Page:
Hi tredaway. Your biggest challenge from personal experience when it comes to training with Epicondylitis is avoiding unnecessary rotations of the forearm. Avoid upper and forearm movements and modify flexion and extention exercises to avoid pain. Unfortunately you will have to consider skipping training altogether until this injury has healed. You might be able to train if you firmly strap to avoid unnecessary rotations, but that will be something you need to consider depending on the pain you are experiencing. Rest, ice and light stretching is a must! Anyway, good luck and hopefully you can continue training while strapped.I included some stuff below which really assisted me about 6 years ago.
Consider the following for treatment:
Applying ice or cold therapy to the elbow (15 mins up to six times a day) to reduce pain and inflammation if present is a good start. Rest is an extremely important component of treatment and the patient that fails to rest the elbow sufficiently will struggle. Wearing a specialist elbow brace to protect the tendon whilst healing can take some of the strain off the elbow by changing the direction of forces through the tendon. As with all soft tissue injuries a comprehensive rehabilitation program of exercises should be completed.
Consider the following for exercises to help with Epicondylitis:
The following guidelines are for information purposes only. We recommend seeking professional advice before attempting any rehabilitation. Stretching exercises for tennis elbow should be performed gently and as soon as pain allows. They should be maintained throughout the rehab program and continued even when the injury has healed. The wrist extensor stretch and neural stretch can be performed on your own whilst a partner tennis elbow stretch is affective but requires some assistance.
Wrist extensor stretch
Wrist extensor stretch. The arm is placed in front with the hand pointing down. Pull the hand towards the body to feel a stretch in the back of the wrist, forearm and elbow. The forearm can be rotated inwards to increase the stretch which will be felt more on the outside of the elbow. The stretch can be held for 20 seconds and repeated up to 5 times.
Partner tennis elbow stretch
Partner tennis elbow stretch. The arm should be out to the side, and rotated inwards (downwards). The wrist is then flexed (bent) to increase the stretch. This stretch is more easily done with a partner to help. Hold the position for 30 seconds and repeat 5 times. Aim to stretch at least 3 times a day.
Neural stretch for tennis elbow. Pain in the elbow may be contributed to by tension in the neck. This neural stretch may be beneficial in helping to release tension, especially in conjunction with sports massage. Hold neural stretches initially for a maximum of 5 seconds and only do so if this is comfortable. If there is any pain or tingling in the arm or hand then stop immediately. Gradually progress the duration of the stretch up to 10 seconds.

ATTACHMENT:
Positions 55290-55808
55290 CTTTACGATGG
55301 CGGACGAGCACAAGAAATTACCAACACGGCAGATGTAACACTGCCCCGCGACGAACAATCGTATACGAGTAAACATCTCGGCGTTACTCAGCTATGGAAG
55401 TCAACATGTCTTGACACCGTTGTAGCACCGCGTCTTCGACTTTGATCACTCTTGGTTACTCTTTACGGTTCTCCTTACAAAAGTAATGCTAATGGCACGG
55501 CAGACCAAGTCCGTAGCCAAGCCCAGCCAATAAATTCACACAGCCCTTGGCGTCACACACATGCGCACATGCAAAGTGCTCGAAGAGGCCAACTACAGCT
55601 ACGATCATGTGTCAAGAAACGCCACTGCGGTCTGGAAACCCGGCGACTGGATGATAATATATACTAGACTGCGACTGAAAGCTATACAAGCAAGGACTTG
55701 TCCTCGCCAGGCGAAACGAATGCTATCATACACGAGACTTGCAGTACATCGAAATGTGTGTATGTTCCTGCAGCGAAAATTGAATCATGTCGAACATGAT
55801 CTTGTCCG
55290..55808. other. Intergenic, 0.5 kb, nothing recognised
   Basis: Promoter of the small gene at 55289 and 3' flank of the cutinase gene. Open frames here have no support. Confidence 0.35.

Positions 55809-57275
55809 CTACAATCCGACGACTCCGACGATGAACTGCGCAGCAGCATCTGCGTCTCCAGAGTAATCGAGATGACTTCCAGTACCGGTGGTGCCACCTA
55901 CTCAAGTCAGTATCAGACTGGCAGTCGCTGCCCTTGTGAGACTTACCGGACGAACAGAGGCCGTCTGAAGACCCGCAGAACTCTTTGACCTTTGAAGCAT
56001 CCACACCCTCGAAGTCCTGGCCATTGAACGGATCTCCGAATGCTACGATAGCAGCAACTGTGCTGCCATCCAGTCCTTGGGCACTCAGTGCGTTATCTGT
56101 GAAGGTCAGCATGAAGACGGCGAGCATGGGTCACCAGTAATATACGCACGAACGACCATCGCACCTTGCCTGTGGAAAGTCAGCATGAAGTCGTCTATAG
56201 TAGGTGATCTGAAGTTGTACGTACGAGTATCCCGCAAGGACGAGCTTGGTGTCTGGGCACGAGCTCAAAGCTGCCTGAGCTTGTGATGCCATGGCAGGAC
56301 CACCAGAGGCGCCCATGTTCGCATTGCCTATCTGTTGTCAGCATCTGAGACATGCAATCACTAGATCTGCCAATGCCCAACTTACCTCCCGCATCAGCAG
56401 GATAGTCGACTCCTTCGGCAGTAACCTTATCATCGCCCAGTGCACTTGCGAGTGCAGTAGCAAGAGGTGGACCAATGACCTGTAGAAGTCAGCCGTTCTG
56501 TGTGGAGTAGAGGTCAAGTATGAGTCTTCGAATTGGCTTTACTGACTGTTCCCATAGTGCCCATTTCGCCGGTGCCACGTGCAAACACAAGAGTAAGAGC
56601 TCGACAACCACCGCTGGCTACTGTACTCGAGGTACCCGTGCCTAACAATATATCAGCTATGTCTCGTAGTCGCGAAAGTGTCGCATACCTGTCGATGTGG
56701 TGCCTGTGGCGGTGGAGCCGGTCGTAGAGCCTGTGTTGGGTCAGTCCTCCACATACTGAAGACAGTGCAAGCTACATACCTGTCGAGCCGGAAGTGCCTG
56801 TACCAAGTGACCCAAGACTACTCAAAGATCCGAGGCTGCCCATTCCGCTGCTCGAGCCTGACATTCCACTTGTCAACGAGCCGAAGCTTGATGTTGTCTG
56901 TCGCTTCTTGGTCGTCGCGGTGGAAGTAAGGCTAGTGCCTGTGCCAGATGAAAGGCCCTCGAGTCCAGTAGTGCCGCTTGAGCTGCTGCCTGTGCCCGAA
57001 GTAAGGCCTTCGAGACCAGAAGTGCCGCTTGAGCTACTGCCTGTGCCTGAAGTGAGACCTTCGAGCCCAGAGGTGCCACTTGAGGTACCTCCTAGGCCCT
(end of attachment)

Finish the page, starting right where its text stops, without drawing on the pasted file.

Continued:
Strengthening exercises for tennis elbow should only be performed pain free. It is better to wait a bit longer to introduce strength exercises than to begin them too soon and make the injury worse. If any adverse effects or pain is felt either during, after or the next day then rest some more and take a step back.
Isometric wrist extension
Isometric extension. The best way of contracting the muscles isometrically (or statically - no movement) is to get a partner to resist your movement, or use your other hand or an object such as a table to resist movement. Position the arm with the forearm and palm facing downwards and supported if possible. Attempt to extend the wrist by lifting it back as if trying to point the fingers to the ceiling. Maintain the contraction for 5 seconds. Rest and repeat 10-15 times. There should not be any movement at the wrist joint.
Elastic band finger exercises. Bring all your fingertips together as if making a beak shape. Place a rubber band over your fingers, holding the tips together. Move your fingers away from each other against the resistance of the band. Repeat this 10-20 times.
Dynamic wrist extension
Wrist extension with dumbelle. When the above exercises can be completed comfortably without pain then you can move on to dynamic exercises. This may be from 5 days onwards. Do not rush. If the injury becomes painful take a step back. Dynamic exercises can be performed using a light weight (about 1 kg). Move the wrist from flexion to extension. Start with 1 set of 10 repetitions daily and build up gradually up to 3 sets of 20 repetitions.
Wrist extension with a resistance band.The same exercise can be performed using a resistance band. Rest your forearm on your knee, pinning one end of the band under your foot. Wrap the other end around your hand. Start with the wrist in a flexed position (pointing down to the floor) and the band pulled taught. Extend your wrist, keeping the forearm still. Slowly return back to the start position and repeat 10-15 times. Gradually increase the number of repetitions you perform.